The New York Times marked yesterday as the 100-day anniversary of Hurricane Katrina striking the Gulf Coast; here in Louisiana, the New Orleans Times-Picayune is honoring the occasion today, seeing the starting point of the disaster as the fateful Monday when the flood waters started roaring into the city. Being in New Orleans, I'll go with the locals.

As I wrote yesterday, from the looks of it, the hurricane could have hit yesterday. Great stretches of the city -- hard-hit neighborhoods like Lakeview, Uno, Eastern New Orleans and the 9th Ward -- still look like vacant war zones, aside from the ocassional teams of contractor trucks and immigrant laborers.

The Times-Picayune's headline lays the blame for the disaster in New Orleans firmly at the feet of the political system; as their headline reads: "100 Days After Katrina, the Evidence is Clear that the Great Flood was a Man-Made Disaster." In their survey of government reports and the view of dozens of experts, they conclude:

Floodwall breaches linked to design flaws inundated parts of the city that otherwise would have stayed dry, turning neighborhoods into death traps and causing massive damage. In other areas, poorly engineered gaps and erosion of weak construction materials accelerated and deepened flooding already under way, hampering rescue efforts in the wake of the storm.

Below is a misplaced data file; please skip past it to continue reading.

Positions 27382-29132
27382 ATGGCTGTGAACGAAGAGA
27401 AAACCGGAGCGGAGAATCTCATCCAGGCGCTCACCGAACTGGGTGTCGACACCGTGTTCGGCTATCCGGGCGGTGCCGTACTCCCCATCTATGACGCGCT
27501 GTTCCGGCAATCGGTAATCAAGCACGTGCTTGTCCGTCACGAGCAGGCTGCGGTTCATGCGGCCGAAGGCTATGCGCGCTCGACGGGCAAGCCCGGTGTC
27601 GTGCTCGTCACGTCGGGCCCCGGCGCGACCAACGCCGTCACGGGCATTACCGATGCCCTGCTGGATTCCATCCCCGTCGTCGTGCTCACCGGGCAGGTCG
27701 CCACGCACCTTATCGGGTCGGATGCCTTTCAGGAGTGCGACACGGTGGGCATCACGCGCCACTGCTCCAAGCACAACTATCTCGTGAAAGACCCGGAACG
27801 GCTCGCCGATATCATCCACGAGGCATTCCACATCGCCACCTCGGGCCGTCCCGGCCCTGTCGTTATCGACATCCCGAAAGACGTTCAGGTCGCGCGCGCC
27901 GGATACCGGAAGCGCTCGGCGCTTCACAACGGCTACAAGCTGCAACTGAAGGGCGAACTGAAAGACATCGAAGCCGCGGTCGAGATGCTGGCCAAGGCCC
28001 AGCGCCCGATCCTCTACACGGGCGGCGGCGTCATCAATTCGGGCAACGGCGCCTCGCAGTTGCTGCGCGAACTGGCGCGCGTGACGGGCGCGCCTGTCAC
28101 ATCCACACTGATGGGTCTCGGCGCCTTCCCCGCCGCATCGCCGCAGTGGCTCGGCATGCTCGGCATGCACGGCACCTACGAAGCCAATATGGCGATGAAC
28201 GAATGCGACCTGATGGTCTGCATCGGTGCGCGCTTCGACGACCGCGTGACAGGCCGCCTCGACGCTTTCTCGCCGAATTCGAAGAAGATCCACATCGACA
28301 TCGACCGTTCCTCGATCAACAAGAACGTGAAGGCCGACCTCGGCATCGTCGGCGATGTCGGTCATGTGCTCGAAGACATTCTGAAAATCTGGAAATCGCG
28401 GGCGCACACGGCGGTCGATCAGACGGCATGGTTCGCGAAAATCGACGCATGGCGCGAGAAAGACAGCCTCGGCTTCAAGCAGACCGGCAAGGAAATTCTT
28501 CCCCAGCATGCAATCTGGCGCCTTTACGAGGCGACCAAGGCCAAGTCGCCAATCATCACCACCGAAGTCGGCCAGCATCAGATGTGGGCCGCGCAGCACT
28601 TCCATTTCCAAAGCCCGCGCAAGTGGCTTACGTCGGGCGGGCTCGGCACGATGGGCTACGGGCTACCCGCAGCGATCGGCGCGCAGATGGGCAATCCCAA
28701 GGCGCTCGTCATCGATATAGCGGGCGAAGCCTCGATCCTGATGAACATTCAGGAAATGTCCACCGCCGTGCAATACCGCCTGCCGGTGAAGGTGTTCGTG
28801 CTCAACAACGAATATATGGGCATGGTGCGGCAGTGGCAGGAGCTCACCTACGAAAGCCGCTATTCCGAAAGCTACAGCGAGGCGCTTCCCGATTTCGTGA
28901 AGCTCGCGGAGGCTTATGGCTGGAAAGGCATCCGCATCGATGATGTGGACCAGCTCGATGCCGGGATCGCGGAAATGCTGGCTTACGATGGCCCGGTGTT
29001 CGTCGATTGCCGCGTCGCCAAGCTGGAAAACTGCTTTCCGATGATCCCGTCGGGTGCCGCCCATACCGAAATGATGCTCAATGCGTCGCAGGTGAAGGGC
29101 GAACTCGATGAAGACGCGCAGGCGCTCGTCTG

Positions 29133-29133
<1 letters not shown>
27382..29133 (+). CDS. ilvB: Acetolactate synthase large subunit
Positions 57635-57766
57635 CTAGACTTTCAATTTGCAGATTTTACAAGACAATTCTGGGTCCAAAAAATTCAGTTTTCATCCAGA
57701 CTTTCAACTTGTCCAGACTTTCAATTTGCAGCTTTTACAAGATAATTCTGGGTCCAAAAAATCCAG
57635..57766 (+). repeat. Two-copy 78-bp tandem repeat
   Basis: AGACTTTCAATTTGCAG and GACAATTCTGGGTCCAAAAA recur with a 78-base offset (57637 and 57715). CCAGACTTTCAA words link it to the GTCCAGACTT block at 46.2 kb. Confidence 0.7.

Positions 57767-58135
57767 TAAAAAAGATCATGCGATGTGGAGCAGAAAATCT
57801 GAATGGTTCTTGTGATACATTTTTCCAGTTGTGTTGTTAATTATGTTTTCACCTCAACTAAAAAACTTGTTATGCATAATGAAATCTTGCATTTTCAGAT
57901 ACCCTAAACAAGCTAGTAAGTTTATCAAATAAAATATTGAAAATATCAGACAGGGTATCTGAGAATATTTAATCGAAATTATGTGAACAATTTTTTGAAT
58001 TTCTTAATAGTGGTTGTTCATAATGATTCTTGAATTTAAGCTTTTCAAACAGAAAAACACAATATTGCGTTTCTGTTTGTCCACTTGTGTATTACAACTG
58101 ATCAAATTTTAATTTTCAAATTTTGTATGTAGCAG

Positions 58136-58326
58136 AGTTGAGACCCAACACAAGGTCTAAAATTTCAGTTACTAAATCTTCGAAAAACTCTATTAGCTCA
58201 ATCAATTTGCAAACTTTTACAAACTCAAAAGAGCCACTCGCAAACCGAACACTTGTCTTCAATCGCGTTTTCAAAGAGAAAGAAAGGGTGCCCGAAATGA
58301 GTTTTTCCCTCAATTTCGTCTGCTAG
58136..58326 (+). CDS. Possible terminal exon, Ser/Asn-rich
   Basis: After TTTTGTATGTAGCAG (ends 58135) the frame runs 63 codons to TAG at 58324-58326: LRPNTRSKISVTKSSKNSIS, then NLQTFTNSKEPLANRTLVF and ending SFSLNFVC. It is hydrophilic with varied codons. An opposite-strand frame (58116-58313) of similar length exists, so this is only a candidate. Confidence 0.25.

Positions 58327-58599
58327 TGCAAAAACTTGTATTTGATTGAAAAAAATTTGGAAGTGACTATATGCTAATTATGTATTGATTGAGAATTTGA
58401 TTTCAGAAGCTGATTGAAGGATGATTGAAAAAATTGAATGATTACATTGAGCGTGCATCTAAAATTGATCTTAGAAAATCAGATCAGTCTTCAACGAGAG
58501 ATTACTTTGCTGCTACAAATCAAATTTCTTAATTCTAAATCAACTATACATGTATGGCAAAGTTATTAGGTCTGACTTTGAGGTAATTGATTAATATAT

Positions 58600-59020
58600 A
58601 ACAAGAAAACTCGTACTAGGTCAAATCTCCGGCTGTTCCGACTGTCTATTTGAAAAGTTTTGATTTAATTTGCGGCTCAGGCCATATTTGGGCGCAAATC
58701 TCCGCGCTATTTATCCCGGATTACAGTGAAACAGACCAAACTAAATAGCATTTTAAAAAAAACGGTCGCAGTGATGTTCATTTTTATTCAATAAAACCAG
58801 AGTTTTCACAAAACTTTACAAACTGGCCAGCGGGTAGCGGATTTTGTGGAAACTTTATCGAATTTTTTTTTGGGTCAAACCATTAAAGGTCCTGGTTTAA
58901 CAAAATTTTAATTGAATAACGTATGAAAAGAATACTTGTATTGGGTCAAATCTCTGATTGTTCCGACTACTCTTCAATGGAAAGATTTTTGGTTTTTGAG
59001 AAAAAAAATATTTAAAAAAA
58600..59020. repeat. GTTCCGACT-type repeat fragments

These problems turned an already deadly disaster into a wider man-made catastrophe and have made rebuilding and resettlement into far tougher and more expensive challenges.

The U.S. Army Corps of Engineers comes out looking particularly bad, having final oversight over a system that involved "a lack of project oversight and responsibility that allowed small problems to metastasize into fatal errors. Twisted lines of authority led to cursory inspections, communications snafus and even confusion about such basic information as wall dimensions."
As the piece notes, these failures raise questions that go way beyond New Orleans, an put into question the quality of flood defenses around the country:

"Everybody who has a levee out the back door now has to look out and wonder, is this going to fail? Was it designed right?" said Steve Ellis, vice president of Taxpayers for Common Sense, a Washington fiscal watchdog group critical of the corps' priorities.